The drastic drop in prices in solar and wind power is continually decreasing electricity prices.  At the same time we have a chemicals and fuels industry that uses non-renewable fossil fuels as a feedsource.  Our electrocatalysis groups investigates various ways to use cheap electricity and take abundant materials such as nitrogen, oxygen and CO2 and convert these into useful chemicals and fuels.  At the same time we are also investigating processes where we take chemicals and convert them into electrical power or other higher value chemicals via electrochemical methods.  While thermodynamics sets the theoretical limits with energy transfer between electrical power and chemicals, the practical limit is set by catalysis.  Thus in this group we focus on improving catalysis to minimize losses.  At the same time we need to ensure our catalysts are cheap, stable, selective and abundant enough to be scalable.  While all our research is based on the same fundamental science of electrocatalysis, the reactions which we apply this knowledge to are quite varied. 

Below are a list of the most prominent electrocatlytic areas we are focusing on.

  • CO2 reduction to chemicals
  • N2 reduction to NH3
  • H2 evolution
  • O2 evolution
  • O2 reduction
  • H2O2 reduction
  • Electrosynthesis reactions from natural gas

CO2 reduction to chemicals

It has already been shown that CO2 can reduce to 18 different products, however understanding how to isolate a single product is quite challenging.  Our primary focus is on the understanding of the reaction mechanisms and how we can use fundamental principles to modify catalyst to improve both activity as well as selectivity. However we also collaborate with Siemens in developing commercial scale devices, thus allowing us to cover the entire scientific spectrum from fundamentals to applications.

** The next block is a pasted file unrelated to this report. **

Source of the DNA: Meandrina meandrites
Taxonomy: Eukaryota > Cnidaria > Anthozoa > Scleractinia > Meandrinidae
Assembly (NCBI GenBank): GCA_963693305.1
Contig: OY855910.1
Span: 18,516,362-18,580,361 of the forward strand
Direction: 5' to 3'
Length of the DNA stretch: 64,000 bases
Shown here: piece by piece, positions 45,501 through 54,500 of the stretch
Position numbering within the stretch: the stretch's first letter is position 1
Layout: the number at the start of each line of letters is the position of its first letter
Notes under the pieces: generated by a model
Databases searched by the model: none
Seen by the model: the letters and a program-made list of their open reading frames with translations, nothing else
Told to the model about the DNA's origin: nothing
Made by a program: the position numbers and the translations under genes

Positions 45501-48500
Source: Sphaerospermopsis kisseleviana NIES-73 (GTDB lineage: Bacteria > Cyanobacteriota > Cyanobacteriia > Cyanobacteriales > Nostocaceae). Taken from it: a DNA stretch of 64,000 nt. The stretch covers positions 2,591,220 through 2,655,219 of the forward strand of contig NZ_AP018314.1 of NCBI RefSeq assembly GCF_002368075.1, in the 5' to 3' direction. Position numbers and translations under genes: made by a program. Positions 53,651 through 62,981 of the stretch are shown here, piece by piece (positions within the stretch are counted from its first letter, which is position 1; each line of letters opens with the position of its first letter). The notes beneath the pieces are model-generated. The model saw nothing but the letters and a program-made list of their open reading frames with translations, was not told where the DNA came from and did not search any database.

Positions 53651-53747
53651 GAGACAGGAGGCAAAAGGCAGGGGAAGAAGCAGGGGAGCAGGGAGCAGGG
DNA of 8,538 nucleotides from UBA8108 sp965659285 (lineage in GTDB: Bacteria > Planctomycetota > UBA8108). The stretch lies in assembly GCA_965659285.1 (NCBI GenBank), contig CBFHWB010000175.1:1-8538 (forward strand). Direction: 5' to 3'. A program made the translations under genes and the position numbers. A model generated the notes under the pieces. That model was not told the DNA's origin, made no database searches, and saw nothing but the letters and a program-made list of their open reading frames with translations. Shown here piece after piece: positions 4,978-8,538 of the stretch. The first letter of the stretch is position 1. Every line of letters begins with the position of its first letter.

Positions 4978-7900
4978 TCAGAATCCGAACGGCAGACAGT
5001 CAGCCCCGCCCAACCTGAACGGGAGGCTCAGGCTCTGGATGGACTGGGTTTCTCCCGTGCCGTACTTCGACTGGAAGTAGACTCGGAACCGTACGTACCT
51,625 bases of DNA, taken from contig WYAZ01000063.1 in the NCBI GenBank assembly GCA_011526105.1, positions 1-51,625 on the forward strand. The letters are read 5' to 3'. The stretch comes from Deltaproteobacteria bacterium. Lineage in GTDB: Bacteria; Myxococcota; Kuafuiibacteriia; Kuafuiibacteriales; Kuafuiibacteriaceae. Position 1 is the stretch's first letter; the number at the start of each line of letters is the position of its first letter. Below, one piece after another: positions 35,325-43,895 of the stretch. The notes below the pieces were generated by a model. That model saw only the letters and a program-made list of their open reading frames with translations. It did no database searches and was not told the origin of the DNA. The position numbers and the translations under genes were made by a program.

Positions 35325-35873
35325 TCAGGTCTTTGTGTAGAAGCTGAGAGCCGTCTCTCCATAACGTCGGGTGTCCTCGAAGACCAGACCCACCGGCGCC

N2 reduction to NH3

With air being 80% N2 there is ample opportunity to react this electrochemically to produce ammonia for fertilizers.  Currently all industrial ammonia production is produced using the high temperature, high pressure Haber-Bosch process, but this approach is capital intensive and can not be decentralized, whereas electrochemical ammonia production can be.  Since nitrogen has a triple bond, it is quite stable, thus this reaction is very challenging.  However we are making quite exciting breakthroughs and this is a new field so the potential for breakthroughs is quite high.





H2 evolution

With H2 consisting of 2 protons and 2 electrons it is a relatively easy molecule to produce.  However the best catalyst Pt is quite expensive and we are looking at ways to find cheaper catalysts.  At the same time, hydrogen’s simplicity makes it an easy molecule to understand fundamental principles in electrocatalysis, thus there is significant basic research done using this reaction primarily in relation to other reactions.


O2 evolution

CO2 to chemicals, N2 to ammonia, and H2 evolution are all reduction reactions and need a corresponding oxidation reaction for the mass balance reasons.  All of these reactions, thus need corresponding oxygen evolution from water.  Thus this is an essential reaction, but also a difficult reaction because two of the intermediates are linked via a scaling relationship, which means optimizing for one intermediate, deoptimizes the other intermediates.  We are currently looking at creative ways to resolve this.